On Tuesday morning at the Mega-Conference, the 2023 Mega-Innovation Award was presented to Oahu Publications and the Honolulu Star-Advertiser for a program that completely eliminated credit card interchange fees in a recurring fashion.
The program delivered $1.3 million in annualized recurring savings to the bottom-line last year and enabled the enterprise to continue its mission of diversification, transformation and financial growth.
The entry was presented at the Mega-Conference by Aaron Kotarek, senior vice president, audience and operations, Oahu Publications.
Kotarek told America’s Newspapers that the savings from this program has enabled OPI to further invest capital into its core competency of gathering local, relevant and differentiated content.
In addition to the company’s flagship newspaper, The Honolulu Star-Advertiser, OPI’s portfolio also includes the Hawaii edition of USA TODAY, as well as three other daily newspapers on Kauai (The Garden Island) and the Big Island (West Hawaii Today in Kona and the Hawaii Tribune-Herald in Hilo).
In the company’s entry, Kotarek wrote that this initiative "propelled OPI with the elimination of all the costs associated with accepting credit/debit cards. Subscribers and advertisers who pay with cash, check, money order or bank draft avoid processing fees while others see a fee line item on their receipt or invoice.”
OPI also created a new division named Star-Merchant Services aimed at assisting small to medium sized businesses with eliminating their credit card fees. Kotarek said, "Coming out of the pandemic and into an inflationary period, OPI viewed this as an act of goodwill, in hopes of improving the financial picture of struggling SMBs. To date, OPI has worked with 137 SMBs statewide to eliminate these exorbitant and unnecessary fees from their books."
The company's entry further noted: "Star-Merchant Services also recently converted two of the largest car dealerships in the state over to the Cash Discount Program eliminating their processing fees in full. In return for our assistance with improving their bottom line(s), these two auto dealers spent over $100,000 in incremental advertising spend. Thus, elevating this program into a novel and diversified revenue center. To date, SMBs who took advantage of the Cash Discount Program, reinvested over $208,000 of their interchange fee savings back into the Star-Advertiser marketing machine to assist them with driving store traffic, spurring impulse purchases, cultivating brand awareness and improving sales lift."
Richner Communications also was recognized at the conference as a finalist for establishing Easy Tax Credits, a program designed to help local SMBs take advantage of the Employee Retention Tax Credit. The Richner Communications entry was presented by Zachary Richner, director of Richner Communications, and Stuart Richner, CEO.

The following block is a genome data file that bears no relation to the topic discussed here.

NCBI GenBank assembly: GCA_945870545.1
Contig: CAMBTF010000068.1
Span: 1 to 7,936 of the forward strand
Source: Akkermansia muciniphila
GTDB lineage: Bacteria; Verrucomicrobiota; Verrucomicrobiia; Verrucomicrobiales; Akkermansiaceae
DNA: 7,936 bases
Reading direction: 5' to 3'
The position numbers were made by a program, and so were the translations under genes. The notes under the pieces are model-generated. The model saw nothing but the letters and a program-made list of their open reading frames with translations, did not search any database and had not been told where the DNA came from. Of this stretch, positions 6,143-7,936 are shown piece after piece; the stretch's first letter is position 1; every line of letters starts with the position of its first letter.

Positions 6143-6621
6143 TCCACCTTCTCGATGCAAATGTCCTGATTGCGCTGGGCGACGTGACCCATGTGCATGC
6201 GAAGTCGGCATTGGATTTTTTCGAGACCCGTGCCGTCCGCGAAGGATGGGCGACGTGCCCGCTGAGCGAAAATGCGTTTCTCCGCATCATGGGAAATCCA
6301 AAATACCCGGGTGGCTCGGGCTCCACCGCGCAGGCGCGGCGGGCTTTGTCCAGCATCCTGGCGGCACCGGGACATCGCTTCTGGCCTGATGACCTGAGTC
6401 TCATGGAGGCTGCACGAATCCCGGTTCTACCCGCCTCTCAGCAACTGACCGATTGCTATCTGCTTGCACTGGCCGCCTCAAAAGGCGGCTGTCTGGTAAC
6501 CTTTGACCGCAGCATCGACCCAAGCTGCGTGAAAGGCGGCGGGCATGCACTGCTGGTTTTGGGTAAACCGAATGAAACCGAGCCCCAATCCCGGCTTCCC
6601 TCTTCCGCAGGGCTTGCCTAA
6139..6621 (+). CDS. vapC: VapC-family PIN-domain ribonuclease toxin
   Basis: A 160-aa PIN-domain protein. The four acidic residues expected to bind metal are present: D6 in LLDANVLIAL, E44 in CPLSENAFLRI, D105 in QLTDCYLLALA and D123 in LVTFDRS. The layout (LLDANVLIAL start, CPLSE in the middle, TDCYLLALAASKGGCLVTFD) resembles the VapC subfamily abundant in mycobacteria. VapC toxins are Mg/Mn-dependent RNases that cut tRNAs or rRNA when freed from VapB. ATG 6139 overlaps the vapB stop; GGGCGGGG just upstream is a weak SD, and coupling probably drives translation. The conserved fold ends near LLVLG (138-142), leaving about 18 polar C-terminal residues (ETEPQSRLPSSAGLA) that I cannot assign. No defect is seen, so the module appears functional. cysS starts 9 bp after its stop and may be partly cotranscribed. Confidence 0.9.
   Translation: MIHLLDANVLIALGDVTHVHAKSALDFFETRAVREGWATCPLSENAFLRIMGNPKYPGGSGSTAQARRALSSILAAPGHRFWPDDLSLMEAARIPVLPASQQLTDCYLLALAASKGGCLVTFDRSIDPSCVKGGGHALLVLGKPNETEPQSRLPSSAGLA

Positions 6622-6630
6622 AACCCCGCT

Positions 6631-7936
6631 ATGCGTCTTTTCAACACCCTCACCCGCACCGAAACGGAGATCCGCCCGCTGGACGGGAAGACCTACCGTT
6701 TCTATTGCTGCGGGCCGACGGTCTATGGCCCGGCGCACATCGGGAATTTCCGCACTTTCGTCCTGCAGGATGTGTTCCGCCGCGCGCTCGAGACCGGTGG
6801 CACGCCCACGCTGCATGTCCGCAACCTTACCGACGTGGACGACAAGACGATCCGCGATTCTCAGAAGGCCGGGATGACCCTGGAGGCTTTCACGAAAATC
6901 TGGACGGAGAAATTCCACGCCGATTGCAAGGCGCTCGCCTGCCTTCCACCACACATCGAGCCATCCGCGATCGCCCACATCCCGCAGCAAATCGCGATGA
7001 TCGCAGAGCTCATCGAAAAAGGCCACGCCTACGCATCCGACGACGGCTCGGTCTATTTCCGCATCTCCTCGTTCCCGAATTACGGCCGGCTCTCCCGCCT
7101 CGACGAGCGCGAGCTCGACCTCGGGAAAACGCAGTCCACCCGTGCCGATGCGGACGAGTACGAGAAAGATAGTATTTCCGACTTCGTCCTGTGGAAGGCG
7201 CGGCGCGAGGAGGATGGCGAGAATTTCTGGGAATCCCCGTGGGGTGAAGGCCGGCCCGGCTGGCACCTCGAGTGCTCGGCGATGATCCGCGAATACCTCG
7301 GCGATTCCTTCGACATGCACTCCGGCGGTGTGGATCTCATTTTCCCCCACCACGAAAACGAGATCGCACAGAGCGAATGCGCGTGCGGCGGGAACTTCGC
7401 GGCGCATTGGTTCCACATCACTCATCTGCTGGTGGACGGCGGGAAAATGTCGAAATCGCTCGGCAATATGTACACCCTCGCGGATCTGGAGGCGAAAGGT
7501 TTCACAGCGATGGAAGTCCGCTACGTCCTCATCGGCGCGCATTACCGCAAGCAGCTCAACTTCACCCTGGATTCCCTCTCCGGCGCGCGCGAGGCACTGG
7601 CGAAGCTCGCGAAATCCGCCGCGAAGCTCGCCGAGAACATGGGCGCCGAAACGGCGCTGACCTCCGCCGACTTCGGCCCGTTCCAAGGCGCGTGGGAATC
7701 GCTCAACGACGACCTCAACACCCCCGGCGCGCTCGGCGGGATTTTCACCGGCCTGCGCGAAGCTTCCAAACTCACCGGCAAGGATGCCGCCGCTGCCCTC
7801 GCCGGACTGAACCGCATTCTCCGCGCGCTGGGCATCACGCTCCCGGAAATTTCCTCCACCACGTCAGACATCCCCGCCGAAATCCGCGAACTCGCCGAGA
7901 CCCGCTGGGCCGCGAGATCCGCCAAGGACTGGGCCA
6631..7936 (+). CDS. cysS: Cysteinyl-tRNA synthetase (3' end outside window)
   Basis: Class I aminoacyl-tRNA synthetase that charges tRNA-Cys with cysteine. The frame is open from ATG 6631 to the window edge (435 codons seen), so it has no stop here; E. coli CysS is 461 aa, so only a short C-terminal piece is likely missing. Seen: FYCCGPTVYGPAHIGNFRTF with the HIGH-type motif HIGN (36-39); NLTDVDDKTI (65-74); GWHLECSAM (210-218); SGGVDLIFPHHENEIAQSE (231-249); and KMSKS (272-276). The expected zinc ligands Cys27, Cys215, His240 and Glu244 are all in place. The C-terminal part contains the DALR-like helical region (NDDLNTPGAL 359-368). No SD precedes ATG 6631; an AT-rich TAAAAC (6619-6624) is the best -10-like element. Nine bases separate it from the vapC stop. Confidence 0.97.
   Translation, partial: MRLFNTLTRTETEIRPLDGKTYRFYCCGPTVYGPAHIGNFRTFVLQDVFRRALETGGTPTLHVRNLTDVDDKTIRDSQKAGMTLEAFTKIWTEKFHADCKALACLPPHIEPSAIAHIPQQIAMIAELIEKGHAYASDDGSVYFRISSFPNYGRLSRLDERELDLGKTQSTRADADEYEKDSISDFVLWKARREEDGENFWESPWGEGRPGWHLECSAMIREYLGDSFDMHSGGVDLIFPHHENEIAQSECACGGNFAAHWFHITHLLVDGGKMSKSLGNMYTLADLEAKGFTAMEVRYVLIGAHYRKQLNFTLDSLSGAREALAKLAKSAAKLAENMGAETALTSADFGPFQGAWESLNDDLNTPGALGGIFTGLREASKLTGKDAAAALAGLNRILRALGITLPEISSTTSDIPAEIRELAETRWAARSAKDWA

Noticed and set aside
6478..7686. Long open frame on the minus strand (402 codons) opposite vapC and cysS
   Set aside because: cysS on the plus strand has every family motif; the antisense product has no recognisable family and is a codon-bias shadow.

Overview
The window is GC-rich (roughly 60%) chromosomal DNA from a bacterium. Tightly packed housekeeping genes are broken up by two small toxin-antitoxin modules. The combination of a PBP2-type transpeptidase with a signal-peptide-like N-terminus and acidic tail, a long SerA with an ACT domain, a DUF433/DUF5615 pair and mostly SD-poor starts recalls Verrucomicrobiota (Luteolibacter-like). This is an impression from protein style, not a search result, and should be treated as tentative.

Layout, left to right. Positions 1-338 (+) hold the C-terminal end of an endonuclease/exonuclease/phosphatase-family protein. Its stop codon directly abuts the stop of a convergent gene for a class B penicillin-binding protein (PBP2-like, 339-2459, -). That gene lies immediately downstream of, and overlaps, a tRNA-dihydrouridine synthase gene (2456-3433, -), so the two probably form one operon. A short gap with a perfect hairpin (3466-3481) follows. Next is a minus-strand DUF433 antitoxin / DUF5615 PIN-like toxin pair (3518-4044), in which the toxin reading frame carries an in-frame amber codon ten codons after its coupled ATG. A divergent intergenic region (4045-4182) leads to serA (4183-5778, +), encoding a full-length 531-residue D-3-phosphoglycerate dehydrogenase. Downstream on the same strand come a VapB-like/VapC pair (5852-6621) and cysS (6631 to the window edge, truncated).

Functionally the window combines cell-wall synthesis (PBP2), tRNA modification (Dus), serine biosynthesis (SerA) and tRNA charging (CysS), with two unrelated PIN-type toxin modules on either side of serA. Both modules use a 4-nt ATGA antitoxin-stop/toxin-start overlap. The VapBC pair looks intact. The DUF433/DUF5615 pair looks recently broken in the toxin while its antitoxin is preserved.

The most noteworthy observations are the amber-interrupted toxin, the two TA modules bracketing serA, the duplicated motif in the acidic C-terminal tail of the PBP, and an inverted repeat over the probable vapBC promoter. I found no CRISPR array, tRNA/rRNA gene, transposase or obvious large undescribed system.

NOLA.com, The Times-Picayune, The Advocate and The Acadiana Advocate were honored with the 2022 Mega-Innovation Award at the Mega-Conference for their sports betting vertical: BET.NOLA.com.
"When people comment on how innovative our digital replica iPad program is, I think about the tale my father once told me about the rabbit who climbed the tree," said Walter E. Hussman Jr., publisher. "When someone said rabbits don’t climb trees, the response was: this one had to do it to survive.”
Putting on events has much in common with publishing, according to Jason Taylor, president of GateHouse Live and New Media Group Ventures. Publishers, he said, create content that attracts an audience, and they try to monetize that audience. "An event does the exact same thing."
By putting a computer screen on top of a newspaper rack, Oahu Publications opened up a new profit center. Called the Digital Billboard Network, the screen runs a seven-minute loop of news and advertising in high-traffic areas where people are likely to pass by or stand in line.
When Calkins Media was named a finalist for the 2016 Mega-Innovation award, its video stream produced by the Bucks County Courier Times was a repeating four-hour content block. Now, it is essentially a local TV station.
When Vince Johnson was first named publisher of the Forsyth County News, the paper had a rule about social media. Only one article was posted to Facebook each day, at 6 a.m. In his entry form for the Mega-Innovation competition, Johnson noted that rule officially died on Jan. 20, 2014. Since then, the paper has increased its social media following by more than 1,000 percent. That's just one example of how the Forsyth County News, described by Johnson as "wildly traditional" not so long ago, has changed.